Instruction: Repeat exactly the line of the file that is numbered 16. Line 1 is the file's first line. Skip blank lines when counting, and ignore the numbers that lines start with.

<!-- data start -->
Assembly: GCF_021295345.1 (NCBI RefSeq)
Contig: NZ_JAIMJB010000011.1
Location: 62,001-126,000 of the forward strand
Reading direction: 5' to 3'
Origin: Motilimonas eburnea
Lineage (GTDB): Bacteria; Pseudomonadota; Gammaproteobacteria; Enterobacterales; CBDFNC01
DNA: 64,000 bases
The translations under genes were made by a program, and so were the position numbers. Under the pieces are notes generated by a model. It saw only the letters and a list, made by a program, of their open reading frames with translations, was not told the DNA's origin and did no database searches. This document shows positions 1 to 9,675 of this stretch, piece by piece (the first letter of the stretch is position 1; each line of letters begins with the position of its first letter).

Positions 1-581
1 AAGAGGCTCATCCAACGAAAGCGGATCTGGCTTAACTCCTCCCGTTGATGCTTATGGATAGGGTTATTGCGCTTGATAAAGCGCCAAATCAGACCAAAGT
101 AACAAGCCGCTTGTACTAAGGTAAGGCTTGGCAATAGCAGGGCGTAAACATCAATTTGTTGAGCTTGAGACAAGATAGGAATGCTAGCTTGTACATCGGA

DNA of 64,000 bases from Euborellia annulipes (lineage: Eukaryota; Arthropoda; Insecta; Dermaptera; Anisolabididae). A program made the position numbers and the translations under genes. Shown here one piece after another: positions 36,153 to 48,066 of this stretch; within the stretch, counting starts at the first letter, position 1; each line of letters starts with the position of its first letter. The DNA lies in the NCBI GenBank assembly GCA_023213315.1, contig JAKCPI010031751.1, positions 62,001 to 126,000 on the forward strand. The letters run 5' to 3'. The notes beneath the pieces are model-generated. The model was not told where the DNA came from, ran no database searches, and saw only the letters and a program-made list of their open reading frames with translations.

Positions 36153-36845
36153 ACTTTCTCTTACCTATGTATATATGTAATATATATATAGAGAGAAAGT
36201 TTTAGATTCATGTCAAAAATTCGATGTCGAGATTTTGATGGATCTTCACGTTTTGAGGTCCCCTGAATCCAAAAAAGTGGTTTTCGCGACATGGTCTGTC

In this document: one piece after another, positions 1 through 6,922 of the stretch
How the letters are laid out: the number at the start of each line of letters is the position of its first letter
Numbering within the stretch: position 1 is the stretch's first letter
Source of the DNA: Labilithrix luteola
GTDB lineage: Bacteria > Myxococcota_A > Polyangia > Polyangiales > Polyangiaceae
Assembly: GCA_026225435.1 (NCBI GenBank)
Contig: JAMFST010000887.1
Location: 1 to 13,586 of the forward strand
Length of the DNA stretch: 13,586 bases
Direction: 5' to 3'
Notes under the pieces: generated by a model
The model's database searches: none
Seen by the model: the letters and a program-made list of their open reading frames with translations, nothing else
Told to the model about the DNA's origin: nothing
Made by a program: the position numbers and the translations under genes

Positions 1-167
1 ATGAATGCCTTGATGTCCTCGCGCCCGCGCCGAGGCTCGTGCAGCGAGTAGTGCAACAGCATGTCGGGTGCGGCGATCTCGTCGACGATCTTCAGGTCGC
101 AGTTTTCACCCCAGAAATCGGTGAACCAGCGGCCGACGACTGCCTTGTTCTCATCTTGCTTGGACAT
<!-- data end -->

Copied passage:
In this document: one piece after another, positions 1 through 6,922 of the stretch